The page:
by Stanley Azuakola
Critics are still criticising; but the Bayelsa State government, under the leadership of Governor Seriake Dickson, is marching ahead.
In less than two weeks, the Bayelsa State government has proposed the adoption of a state flag, anthem and coat of arms; the state assembly has given it accelerated hearing and passed it; and the governor has given it his assent, making it law.
The Bill titled State Symbols and Songs 2012 was signed by the governor at the meeting of the state Executive Council held on Wednesday at the Government House, Yenegoa. Seven other bills were signed as well.
The governor said that it was his belief in true federalism as a cardinal cornerstone of Nigerian nationhood, which caused him to sign the bill. He also emphasised that contrary to the opinion of critics, having a state flag, anthem and coat of arms, was an inalienable right of Bayelsa state as a federating unit.
Previously, the chief press secretary to the governor, Mr. Iworiso Markson, had disclosed in a media release that the move had to be made, “given this administration’s stand on Ijaw mobilization, Ijaw integration and the need to promote Ijaw fundamental interest, which clearly is not subordinate to any other interests.”
He also said that: “The point must however be made clear that the step taken by our government to announce the proposed launch of a state owned flag, anthem and coat of arm is not in any way different from what other states in the federation have done. It is common knowledge that virtually all the states in the southwestern region such as Lagos, Oyo, Osun, Ondo, Ogun and Ekiti State – have since launched theirs. The most recent was the North Central state of Kwara.”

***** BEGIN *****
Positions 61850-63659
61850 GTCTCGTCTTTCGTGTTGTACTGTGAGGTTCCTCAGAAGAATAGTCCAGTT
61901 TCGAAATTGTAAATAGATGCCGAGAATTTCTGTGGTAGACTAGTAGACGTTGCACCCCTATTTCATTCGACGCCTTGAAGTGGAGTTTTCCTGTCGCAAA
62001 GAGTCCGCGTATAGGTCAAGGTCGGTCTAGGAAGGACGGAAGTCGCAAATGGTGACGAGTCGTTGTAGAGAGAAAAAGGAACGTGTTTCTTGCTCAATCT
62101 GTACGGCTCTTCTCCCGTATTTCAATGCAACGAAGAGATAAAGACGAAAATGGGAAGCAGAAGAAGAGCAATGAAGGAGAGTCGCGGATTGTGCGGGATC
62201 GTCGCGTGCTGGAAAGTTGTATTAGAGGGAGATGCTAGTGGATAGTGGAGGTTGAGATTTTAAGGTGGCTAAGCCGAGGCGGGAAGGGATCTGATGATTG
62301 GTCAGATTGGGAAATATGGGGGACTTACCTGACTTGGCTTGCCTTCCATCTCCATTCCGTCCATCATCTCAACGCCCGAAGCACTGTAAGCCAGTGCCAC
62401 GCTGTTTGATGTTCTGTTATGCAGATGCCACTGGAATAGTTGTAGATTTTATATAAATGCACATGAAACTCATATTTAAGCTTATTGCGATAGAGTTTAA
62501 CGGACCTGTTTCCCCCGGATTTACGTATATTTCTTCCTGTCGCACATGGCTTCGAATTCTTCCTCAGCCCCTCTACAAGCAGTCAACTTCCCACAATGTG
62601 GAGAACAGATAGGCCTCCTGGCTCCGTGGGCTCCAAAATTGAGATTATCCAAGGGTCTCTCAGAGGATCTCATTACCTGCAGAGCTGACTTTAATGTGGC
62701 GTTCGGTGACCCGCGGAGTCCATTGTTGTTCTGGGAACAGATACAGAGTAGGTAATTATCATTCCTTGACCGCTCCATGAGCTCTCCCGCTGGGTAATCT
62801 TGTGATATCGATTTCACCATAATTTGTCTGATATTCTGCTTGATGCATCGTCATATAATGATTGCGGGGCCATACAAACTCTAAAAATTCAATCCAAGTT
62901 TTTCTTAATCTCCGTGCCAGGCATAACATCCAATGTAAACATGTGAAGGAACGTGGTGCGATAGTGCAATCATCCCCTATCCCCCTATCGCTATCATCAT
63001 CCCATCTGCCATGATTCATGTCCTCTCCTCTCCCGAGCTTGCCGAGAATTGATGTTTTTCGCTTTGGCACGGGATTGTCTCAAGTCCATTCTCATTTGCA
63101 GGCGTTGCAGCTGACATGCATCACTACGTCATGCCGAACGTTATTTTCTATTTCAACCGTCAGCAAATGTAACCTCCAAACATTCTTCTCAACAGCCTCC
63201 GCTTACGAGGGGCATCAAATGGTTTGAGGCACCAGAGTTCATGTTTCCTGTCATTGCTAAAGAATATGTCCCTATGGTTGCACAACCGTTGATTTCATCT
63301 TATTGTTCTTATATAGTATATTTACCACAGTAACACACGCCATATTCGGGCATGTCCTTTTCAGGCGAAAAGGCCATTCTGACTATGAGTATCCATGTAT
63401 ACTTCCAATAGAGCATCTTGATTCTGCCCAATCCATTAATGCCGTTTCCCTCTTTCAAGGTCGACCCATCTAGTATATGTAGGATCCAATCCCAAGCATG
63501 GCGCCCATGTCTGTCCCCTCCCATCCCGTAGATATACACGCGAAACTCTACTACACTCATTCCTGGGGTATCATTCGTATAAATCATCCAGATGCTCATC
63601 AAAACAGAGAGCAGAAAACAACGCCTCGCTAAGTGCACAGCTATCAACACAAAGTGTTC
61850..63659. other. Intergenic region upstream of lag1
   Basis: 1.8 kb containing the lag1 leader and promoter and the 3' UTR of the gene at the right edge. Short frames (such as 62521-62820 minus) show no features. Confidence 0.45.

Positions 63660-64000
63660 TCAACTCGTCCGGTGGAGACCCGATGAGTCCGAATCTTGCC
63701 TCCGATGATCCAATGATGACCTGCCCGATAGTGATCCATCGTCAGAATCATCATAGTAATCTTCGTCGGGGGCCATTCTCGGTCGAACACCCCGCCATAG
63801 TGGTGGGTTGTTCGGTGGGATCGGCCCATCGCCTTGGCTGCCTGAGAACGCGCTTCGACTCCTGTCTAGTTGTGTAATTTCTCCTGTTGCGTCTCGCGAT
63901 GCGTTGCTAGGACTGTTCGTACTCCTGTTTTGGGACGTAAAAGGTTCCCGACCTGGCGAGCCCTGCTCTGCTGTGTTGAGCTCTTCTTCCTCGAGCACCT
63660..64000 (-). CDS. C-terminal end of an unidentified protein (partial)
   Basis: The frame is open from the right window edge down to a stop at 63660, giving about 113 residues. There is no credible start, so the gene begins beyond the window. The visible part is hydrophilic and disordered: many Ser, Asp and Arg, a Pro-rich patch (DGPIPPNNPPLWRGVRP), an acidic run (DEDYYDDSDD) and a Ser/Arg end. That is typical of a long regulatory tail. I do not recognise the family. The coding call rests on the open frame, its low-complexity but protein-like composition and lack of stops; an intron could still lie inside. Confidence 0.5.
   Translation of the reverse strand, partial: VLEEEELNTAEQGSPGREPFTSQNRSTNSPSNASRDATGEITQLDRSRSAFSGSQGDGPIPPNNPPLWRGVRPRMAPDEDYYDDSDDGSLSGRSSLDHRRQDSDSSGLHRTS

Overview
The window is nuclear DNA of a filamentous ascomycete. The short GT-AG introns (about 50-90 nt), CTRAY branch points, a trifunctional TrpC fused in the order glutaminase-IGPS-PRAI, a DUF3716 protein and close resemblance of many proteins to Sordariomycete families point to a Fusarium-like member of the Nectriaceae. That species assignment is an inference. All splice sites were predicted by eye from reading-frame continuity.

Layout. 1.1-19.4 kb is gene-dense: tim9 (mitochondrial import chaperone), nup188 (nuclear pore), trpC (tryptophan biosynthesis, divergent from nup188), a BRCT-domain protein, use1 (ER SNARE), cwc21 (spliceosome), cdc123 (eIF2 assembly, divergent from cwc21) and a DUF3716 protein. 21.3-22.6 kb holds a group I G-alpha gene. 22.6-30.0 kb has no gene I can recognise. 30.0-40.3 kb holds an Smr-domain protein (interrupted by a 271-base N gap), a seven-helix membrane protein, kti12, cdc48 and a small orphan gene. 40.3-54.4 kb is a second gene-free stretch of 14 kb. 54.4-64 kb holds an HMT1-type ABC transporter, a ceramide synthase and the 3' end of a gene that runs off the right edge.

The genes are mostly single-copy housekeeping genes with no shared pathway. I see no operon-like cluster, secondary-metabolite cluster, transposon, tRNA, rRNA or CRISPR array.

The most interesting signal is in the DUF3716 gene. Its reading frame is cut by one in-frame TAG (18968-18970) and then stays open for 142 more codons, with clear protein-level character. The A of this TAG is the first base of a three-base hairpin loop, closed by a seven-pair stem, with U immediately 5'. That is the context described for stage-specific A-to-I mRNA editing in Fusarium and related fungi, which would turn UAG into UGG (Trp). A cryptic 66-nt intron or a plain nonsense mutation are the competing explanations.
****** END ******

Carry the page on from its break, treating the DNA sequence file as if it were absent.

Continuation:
States in the federation are permitted by law to legislate on anthems, flags, and coat of arms, under Cap 13 of the Anthem, Coat of Arms and Flag Act of the Federal Republic of Nigeria, as those issues are not under the exclusive list.
Hopefully, the move by the Bayelsa State government would not become as huge a source of controversy as that of Osun State in April this year. Then, the Osun governor Rauf Aregbesola, was in the news as details of a security report on him leaked. It was reported that the governor had been placed on 24-hour surveillance by security agencies for fear that he harboured plans to cause Osun State to secede from the federation.
One of the accusations levelled against Aregbesola was that: “The Nigerian Coat of Arms has been removed from government offices and replaced with the Coat of Arms of ‘The State of Osun.’ The State anthem has equally replaced the Nigerian National Anthem at schools, state public functions and at the opening and closing of transmission of the state radio and television stations.” The governor and his party the Action Congress of Nigeria strongly denied the accusation of harbouring secession plans.
And, no you are not mistaken – the president of the Republic is from that state.